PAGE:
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Samu Perhonen: Potential Future Oilers' Goaltender

Samu Perhonen was eager to answer what he could.
Samu Perhonen was eager to answer what he could.

Continuing my efforts to try to introduce you to some of the newly drafted Edmonton Oilers' prospect, I bring you Samu Perhonen. I like to think that I am pretty good at listening through accents, but apparently that it is only when they are used to speaking English. When the Oilers announced their first pick of the third round, 62nd overall many of us didn't know what name had been called and really didn't have any idea what to expect. 

A tall blonde with a big smile who seemed a little more nervous than the other players had been walked into the room wearing an Oilers jersey. Once the questions began, Perhonen's voice shook, and his answers were short, slow and choppy. It was easy to see that Perhonen has been learning English, but would need the help of a translator to have any in depth conversations. 

The first question was the easy, how do you feel being drafted by the Edmonton Oilers. "Very good. I like this team, I watch them sometimes. There are some good players. I don't know very much about the city." At this point, there was a collective sigh. We felt a little helpless, and I'm sure that Perhonen felt even more so. You had to wonder if he might not have had a translator when speaking with the teams and their scouting staff. You wondered if he was in the crowd somewhere and could be of some help to this young man. Help did not arrive. 

Someone else asked what his career aspirations were. Unfortunately, Perhonen started to answer the question, then realised that he didn't quite know what it was that we were asking, and he stopped. My heart broke for him at this point.

This is a developing team, what do you see? "I think this team is very interesting for me."

There are a few Finnish goaltenders in the NHL, do you have a favourite or a player that you would like to play like? Miikka Kiprusoff, Pekka Rinne? "Pekka Rinne, I like him, how he plays." That one seemed easy to the young goaltender. You knew that he was wishing all of his questions would go so smoothly.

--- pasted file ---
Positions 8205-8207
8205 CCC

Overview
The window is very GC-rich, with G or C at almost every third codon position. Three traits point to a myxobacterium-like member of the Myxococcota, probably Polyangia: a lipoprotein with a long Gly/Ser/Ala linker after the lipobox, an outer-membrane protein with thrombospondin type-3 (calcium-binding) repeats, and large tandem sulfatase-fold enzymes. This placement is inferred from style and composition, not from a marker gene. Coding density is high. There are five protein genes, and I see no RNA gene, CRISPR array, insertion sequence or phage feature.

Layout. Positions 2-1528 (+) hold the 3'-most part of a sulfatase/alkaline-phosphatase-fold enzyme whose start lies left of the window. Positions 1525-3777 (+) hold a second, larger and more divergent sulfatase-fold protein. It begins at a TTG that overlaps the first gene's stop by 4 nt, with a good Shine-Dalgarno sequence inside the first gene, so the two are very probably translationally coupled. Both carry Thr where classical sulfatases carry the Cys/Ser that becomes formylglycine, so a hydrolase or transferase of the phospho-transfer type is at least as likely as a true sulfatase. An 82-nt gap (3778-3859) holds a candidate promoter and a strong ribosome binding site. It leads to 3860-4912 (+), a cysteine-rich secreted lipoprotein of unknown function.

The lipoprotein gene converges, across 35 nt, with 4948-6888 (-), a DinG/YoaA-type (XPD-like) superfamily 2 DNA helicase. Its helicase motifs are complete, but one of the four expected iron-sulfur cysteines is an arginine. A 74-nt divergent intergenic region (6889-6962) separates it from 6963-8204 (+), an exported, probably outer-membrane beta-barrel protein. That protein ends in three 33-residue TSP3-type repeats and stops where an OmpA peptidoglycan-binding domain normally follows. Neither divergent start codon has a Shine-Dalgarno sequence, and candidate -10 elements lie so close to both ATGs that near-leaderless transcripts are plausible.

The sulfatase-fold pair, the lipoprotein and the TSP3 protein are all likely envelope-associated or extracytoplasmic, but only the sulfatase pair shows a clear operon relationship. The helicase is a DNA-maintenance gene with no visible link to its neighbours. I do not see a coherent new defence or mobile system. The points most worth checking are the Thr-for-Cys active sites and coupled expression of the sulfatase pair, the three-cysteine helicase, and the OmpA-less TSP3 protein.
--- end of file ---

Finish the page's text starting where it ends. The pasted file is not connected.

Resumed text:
When asked what his plans were again, but in a slightly different wording there must have been a few more words that he was prepped on and recognised. "I think I play next year in Finland, then I want maybe to come here." 

At that point, after five questions we all smiled and shook his hand. We told him congratulations and welcome to the club. What else was there to do or say? Well the voice of the Oilers Jack Michaels tried to get a few questions in, and seemed to have the same success.

I couldn't help it though, I wanted to try to ask about the mandatory military service that as far as I know will have to do. Unfortunately, none of the words that I used for army helped Perhonen. I can only assume that he will have to complete that at some point in his adult life, but that he can pursue his hockey career for a little while longer. 

When the opportunity came for me to pose the same question to the head of the Oilers' amateur scouting, Stu MacGregor, he said he wasn't too sure. The Oilers just knew that they really liked the play of Perhonen and knew that they would have to take him a little earlier than they might have wanted to, just because they felt so high about his play they didn't want anyone else to draft him. 

There will be more on Perhonen as he develops and as he learns more English. Of course, this would have been much easier if I spoke Finnish, but there is only so much a person can to to prepare for the draft.